Just One Year
cancer and film

Cancer is a devastating disease that affects so many people. According to the American Cancer Society's pamphlet, "Cancer facts and figures, 2004," there were 1,368,038 new cases of cancer diagnosed in the United States alone. In one's lifetime it is estimated that one in three men and one in four women will be diagnosed with cancer. With so many people touched by this disease one would think there would be a great number of films addressing this topic. There are a few films that deal with cancer; unfortunately it is all too common for them to be over-dramatized with the protagonist dying in the end. At age 25, I became all too aware of this void when I was diagnosed with cancer. I wanted to see a story that would show a protagonist dealing with cancer and most off all I desperately wanted to see the protagonist survive. This is a common feeling among people diagnosed with cancer. Gary Sperling, a writer at Walt Disney Television Animation, wrote an article in 2002 for Slate that addresses these frustrations.

"When I began chemotherapy, the idea of an all-cancer film festival seemed-if not entirely natural, then not entirely sick and wrong either. I had hoped that watching these films would be a way of sharing in the communal cancer experience without having to do something drastic, like actually meeting other sick people. As an added bonus, videos go perfectly with the fetal position on the couch that's been such a comfort of late. . . . None of the movies comes close to conveying what it's like to live with the disease. . . . In not one cancer movie that I watched was a sick person asked something as basic as "How's it going?" thereby eliciting an insightful anecdote or a response befitting the surreal intensity of suffering from cancer. . . . Terms of Endearment, Brian's Song, and Wit typify something else about cancer movies: Virtually nobody makes it. Yet, according to the American Cancer Society, the five-year survival rate for all cancers is 62 percent, and for many individual types, the odds are even better. Clearly then, these movies are not really about cancer. The disease is just a convenient stand-in for impending death. A factual portrayal of the ill person's odds would only confuse the issue."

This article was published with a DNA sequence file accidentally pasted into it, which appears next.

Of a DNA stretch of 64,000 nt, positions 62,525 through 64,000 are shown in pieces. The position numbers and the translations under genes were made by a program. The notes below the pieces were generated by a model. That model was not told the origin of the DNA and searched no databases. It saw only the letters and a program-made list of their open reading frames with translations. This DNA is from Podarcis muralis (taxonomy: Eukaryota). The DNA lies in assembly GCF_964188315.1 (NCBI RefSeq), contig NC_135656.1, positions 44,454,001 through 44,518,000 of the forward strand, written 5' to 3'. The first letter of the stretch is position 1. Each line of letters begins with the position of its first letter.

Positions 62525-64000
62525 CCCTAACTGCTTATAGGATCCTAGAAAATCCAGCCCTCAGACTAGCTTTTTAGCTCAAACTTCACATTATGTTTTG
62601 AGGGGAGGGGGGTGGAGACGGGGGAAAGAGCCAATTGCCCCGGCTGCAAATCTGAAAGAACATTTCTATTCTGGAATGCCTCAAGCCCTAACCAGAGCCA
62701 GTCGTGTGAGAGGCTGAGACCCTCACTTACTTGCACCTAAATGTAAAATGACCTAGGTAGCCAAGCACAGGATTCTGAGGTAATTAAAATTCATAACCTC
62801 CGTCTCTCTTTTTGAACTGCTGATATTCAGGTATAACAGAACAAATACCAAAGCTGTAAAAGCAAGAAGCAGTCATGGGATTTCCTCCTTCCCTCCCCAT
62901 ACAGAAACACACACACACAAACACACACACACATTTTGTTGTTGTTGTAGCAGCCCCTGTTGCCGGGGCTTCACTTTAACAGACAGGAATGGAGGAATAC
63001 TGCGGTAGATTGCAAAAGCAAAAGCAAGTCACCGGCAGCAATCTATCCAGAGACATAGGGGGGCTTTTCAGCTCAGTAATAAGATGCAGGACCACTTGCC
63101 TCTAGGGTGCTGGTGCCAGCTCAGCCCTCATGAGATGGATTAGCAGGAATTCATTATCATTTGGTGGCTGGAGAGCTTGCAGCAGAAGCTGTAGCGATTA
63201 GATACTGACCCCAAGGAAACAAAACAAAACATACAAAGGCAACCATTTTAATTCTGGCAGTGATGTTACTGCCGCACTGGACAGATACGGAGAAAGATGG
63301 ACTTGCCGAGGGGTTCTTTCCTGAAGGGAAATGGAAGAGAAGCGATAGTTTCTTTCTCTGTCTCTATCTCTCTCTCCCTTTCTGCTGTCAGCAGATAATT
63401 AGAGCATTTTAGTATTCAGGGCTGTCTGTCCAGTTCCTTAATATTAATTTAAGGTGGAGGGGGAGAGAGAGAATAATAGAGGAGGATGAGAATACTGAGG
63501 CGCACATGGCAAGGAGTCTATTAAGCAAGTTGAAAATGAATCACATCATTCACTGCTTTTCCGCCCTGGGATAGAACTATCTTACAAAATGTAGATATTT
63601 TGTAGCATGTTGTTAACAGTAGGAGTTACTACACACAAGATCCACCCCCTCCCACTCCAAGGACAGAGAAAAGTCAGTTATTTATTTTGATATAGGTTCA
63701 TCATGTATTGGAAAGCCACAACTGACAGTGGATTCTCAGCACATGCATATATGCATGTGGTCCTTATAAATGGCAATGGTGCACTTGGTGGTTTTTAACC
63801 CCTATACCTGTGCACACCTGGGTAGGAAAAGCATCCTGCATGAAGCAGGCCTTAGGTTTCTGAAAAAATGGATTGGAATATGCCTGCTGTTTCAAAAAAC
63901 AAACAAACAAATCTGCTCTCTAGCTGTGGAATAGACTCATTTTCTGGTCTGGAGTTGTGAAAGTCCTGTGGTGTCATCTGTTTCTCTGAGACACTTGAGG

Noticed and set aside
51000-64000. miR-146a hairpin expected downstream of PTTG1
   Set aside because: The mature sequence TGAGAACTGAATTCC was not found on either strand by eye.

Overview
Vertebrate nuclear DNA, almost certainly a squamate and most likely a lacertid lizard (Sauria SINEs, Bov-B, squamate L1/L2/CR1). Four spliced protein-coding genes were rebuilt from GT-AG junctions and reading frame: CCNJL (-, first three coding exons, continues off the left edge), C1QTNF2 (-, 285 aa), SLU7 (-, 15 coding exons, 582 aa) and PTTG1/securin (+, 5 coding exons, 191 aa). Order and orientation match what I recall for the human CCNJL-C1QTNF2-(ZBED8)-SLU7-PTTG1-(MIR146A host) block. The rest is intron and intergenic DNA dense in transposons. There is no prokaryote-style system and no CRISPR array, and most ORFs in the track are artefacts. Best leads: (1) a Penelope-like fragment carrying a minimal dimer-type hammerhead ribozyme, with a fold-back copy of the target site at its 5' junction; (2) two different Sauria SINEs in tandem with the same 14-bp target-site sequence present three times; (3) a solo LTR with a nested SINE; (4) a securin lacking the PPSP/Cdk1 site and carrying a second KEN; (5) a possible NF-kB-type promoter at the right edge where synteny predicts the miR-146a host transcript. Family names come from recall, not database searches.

Mr. Sperling's frustrations speak to the lack of attention given this aspect of treatment. I can relate to his feelings. At 25 I was young, active and had my whole life ahead of me. Then on Thanksgiving I started coughing and found a lump on my throat. Within days I was in surgery to have the lump removed. The results showed a malignant tumor. Unfortunately, it didn't end there. X-rays showed that my lungs were riddled with more tumors. The diagnosis was lymphoma, a cancer of the lymph nodes. If I didn't undergo treatment I would be dead within the year. I was devastated; I couldn't believe this was happening to me. When I searched for films on this subject I was just as disappointed as Mr. Sperling. It seemed like no one knew what I was feeling except another person living with this disease. I wanted to see how other people my age dealt with a life threatening disease. It was at this point, after being diagnosed, that I decided to be the one to make the change. I decided to film my journey in order to help other people.